At-home hair color is cost-efficient and typically a very simple process. It’s also incredibly messy, and if you’re not careful you may find yourself in a situation where you need to figure out how to get hair dye out of the carpet. Nothing will steal the joy of loving your fresh new ‘do quite like the panic of a massive, potentially permanent stain.
It doesn’t matter how skilled you are in hair color or how many preventative towels you put down around you during the process, sometimes the dye still finds its way onto surfaces you don’t want it to (even the pros get it on their clothes and the floor). So, if you’ve found yourself in a position where you need to know how to get hair dye out of the carpet, you are by no means alone. Even better, you’re not totally out of luck. “While many people think that there is no coming back from hair dye on the carpet, we can assure you there is hope,” a representative from Pro Housekeepers tells Romper in an email. The first step? “Don’t panic.”
Hydrogen Peroxide & Water
Next, they recommend applying a little hydrogen peroxide to the stain and letting it dry out on the carpet for around 24 hours. “The hydrogen peroxide will break the stain during this time,” the representative explains.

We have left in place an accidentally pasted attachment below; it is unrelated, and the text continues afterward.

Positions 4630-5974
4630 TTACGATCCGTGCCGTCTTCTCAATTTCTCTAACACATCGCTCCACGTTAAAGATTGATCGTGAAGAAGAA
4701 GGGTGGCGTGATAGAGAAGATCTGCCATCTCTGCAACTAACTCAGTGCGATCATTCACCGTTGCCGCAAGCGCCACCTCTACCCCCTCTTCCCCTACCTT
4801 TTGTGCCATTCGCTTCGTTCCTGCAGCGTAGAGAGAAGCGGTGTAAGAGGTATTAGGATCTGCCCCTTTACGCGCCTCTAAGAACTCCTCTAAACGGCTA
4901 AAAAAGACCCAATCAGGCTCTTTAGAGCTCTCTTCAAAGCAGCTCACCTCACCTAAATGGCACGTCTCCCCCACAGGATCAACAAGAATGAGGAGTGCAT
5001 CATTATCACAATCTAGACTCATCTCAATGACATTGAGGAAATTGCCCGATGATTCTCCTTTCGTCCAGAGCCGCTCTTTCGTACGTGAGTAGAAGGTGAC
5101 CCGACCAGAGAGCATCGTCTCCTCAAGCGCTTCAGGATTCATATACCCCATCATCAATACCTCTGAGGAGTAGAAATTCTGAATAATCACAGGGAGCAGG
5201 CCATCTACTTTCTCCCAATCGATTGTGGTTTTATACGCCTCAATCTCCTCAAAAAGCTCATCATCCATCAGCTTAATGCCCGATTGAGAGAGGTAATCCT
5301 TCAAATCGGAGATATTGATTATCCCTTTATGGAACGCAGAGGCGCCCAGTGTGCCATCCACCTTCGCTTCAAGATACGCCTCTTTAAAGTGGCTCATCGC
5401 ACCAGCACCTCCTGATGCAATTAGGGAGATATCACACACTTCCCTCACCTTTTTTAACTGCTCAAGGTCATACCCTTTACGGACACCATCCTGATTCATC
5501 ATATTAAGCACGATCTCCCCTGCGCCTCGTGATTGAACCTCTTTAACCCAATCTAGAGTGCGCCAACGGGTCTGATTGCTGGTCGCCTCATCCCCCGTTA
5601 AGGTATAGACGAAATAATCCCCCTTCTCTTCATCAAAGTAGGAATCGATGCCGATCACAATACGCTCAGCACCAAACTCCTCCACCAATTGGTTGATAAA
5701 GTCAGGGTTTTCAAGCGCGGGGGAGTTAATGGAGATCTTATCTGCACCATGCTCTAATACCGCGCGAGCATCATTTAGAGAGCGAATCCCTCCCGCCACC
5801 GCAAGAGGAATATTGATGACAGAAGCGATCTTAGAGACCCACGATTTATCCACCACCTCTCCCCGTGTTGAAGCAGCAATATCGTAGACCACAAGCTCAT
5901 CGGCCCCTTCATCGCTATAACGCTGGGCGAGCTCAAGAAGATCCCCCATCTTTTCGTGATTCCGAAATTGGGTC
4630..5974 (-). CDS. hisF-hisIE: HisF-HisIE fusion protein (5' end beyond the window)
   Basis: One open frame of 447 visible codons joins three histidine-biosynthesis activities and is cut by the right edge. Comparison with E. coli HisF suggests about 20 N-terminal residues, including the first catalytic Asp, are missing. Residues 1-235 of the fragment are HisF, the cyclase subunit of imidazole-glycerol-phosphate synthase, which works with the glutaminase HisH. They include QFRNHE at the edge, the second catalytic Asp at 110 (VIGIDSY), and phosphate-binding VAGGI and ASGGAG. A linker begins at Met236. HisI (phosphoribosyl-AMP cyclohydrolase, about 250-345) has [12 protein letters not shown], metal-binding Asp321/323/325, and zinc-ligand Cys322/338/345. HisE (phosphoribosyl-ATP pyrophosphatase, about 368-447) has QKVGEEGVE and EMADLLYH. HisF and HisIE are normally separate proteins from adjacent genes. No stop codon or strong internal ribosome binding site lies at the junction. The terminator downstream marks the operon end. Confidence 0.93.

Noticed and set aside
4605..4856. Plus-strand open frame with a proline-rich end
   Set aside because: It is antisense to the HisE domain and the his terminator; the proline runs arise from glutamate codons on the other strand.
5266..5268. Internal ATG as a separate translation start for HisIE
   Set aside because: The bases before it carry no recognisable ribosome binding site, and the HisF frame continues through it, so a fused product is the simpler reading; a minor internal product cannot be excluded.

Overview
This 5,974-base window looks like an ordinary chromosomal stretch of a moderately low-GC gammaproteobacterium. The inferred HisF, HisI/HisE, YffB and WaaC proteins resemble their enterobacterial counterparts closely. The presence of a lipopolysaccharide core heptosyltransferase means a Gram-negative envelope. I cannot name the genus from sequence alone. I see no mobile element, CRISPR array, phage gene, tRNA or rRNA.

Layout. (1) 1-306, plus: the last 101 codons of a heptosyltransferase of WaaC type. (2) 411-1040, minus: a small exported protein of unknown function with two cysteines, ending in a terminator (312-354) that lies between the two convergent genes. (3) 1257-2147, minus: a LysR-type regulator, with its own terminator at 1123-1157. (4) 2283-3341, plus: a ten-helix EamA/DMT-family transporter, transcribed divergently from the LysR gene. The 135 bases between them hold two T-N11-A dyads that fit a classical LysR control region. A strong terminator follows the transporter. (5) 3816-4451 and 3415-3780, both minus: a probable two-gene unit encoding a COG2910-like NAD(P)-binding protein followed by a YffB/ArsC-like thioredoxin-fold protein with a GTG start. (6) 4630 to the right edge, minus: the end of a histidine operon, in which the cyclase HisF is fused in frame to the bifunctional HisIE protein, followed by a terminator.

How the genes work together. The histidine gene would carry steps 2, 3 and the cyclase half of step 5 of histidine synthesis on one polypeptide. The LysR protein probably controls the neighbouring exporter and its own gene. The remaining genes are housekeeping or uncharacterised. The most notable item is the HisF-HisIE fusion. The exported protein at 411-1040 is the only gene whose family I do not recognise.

- Apply a small amount of hydrogen peroxide to the stain
- Let it sit and dry for 24 hours
- After the waiting period, gently press a sponge onto the stained area (don’t rub it) until it lifts
- Let the area dry
While this process is quick and simple, Pro Housekeepers does warn that “some carpets may experience discoloration [from the stain and hydrogen peroxide] depending on the color of the carpet,” but it will still be much less noticeable than a big blob of hair dye.
Vinegar & Dish Soap
Another homemade remedy to try is a mixture of vinegar and dish soap. “This is an easy solution most homes will have available,” Cynthia Berger, Co-founder of You’ve Got Maids tells Romper, and it will be gentle on the carpet.
- Mix one tablespoon of vinegar, one tablespoon of dish soap, and two cups of water
- Apply the solution to a clean towel and then gently dab the stain until it comes out
- Use a dry cloth to soak up the remaining solution in the carpet
- Use water alone to clean up the area a second time
- Let dry
Avoid: Ammonia Solutions
While ammonia solutions can be used on carpet stains, Berger advises against using them, because ammonia has the potential to leave a stain behind. “I believe that given the risk of replacing one stain (the hair dye) with another (from the solution), it would be a good idea to instead call in a professional carpet cleaning company,” she says.
If you’re nervous about trying a homemade cleaning solution or if the stain is really large, it might be worth calling a professional service or your carpet manufacturer to see if they can provide any custom insight into how to get hair dye out of carpet. Depending on the stain, you may find that it’s worth having a specialist come in and work their magic. But, if you’re looking to save some money, it’s definitely worth trying the at-home method first.